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How businesses are affected by new tax code

August 21, 2009 12:00 IST
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The draft Direct Taxes Code promised by the finance minister is up for discussion. This article looks at the proposed changes in the new code which would affect businesses.


The most prominent of the recommendations which would directly affect corporations is the suggestion to reduce the tax rate for companies (which includes both domestic and foreign) to a uniform rate of 25%. This is a saving of close to over 8% (tax+surcharge+cess) prevailing now.

This is a point which would be widely welcomed by all companies alike.

The other important factor here is the effort to rationalise and make the taxes uniform for all companies irrespective of whether they are Indian or foreign owned.

This would reduce the burden and paper work by a substantial margin especially for foreign companies.

An unclear suggestion (requires more inputs from the government) is the idea of charging foreign companies an additional tax called Branch Profits Tax at the rate of 15% of the branch profits.

Dividend Distribution Tax:

The debate has been for long on regarding the issue of taxing of dividend. Should it be taxed at the hands of the company giving out the tax or at the hands of the receiver?

The dividend is nothing but distributing the post tax profits to shareholders. In practicality not much of the profits are distributed to shareholders.

In the perspective of the tax department the first scenario has many inherent lacunae

If taxed at the hands of the receiver it would increase the administrative costs and related hassles as the number of shareholders of different companies runs into millions.

There is also a huge possibility that many shareholders might not end up paying the tax, which would be a loss to the tax department.

And looked at from a broader perspective it is either way the shareholder's money that is taxed. Hence the current practice of charging it at the hands of the company will continue. The rate too would stay at 15% of the amount declared as dividend.

Minimum Alternate Tax: Shift from Book profits to Gross Assets base

Tax is charged on a company on the basis of the total income. But with the large tax incentives, SEZs and other kinds of legally allowed tax adjustments it happens that in many cases the tax is very low or even zero.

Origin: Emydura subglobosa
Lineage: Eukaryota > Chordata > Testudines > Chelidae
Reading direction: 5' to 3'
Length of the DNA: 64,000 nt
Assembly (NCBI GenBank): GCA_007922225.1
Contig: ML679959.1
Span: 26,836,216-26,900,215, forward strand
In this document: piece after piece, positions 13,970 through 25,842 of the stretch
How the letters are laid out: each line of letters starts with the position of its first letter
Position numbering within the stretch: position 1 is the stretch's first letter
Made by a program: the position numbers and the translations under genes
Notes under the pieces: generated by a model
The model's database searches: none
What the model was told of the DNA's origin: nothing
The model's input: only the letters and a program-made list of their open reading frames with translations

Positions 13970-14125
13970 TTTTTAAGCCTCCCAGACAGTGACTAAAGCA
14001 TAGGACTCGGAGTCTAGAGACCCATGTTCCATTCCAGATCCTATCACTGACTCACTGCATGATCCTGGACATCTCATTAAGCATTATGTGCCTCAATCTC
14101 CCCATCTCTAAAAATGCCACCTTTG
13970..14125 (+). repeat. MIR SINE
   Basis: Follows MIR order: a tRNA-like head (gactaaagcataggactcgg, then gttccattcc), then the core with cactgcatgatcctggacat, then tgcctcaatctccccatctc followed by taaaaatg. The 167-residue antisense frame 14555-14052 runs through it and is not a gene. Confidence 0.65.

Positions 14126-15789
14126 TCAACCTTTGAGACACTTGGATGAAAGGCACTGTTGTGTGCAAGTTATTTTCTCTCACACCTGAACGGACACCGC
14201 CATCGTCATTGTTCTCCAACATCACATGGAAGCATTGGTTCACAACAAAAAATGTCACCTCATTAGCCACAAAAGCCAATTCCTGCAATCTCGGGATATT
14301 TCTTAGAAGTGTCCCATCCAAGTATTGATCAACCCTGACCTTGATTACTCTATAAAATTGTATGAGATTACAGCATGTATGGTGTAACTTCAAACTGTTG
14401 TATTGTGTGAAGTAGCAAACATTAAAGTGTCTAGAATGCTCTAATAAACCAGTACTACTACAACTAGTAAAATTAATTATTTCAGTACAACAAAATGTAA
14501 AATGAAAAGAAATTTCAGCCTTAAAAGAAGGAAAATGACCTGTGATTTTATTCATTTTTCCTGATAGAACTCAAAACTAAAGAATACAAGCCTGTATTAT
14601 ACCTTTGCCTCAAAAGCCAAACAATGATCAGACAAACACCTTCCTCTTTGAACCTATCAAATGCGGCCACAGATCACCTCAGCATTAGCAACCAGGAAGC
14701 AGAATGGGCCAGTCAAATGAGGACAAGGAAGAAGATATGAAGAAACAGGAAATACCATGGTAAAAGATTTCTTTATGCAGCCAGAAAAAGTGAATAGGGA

A simpler example is that after accounting for Depreciation and other expenses and benefits of tax incentives the net profits may be negative hence attracting no tax.

But, in reality there has been a gross profit which is in reality an income. For big industries with huge capital investments, this could mean that the net profits may be negative for even 10-20 years due to the effect of depreciation.

World over the tax man uses other bases to calculate 'presumptive income' which is an income based on certain presumptions and on which the company is bound to pay a tax.

This helps avoid the negative effect of incentives on the revenue of the department. Some of these methods include, based on net wealth, value of assets, gross receipts, visible signs of wealth, etc.

There are certain standard assessment methods which use indicators of profitability. This has the issue of variance with the kind of business activity.

To ensure that there is more logic and improved efficiency, the new code has suggested that the Minimum Alternate Tax will be calculated with reference to value of gross assets. The logic behind this is that any assets would have some average return on investment (ROI).

What is the definition of "value of gross assets?"

It is the sum of the value of gross block of fixed assets of the company, the value of the capital works in progress of the company, the book value of all other assets of the company.

The above will be calculated on the last day of the relevant financial year. The accumulated depreciation and debit balance of P&L accounts will be reduced from the above aggregate.

What is the new rate?

The new code suggests a rate of 0.25% of the value of gross assets for Banking companies and 2 percent for all other companies.

A very striking aspect of the new code's suggestions is that the MTA will be a final tax and it will not be allowed to be carried forward for tax credit in subsequent years.

It is to be seen how many of the above ideas will see the day of the light in the same form or otherwise. But as of now companies will be eagerly awaiting the implementation of the tax rate of 25%.

If you wish to give in your feed back or ideas relating to the discussion paper you could mail the department at

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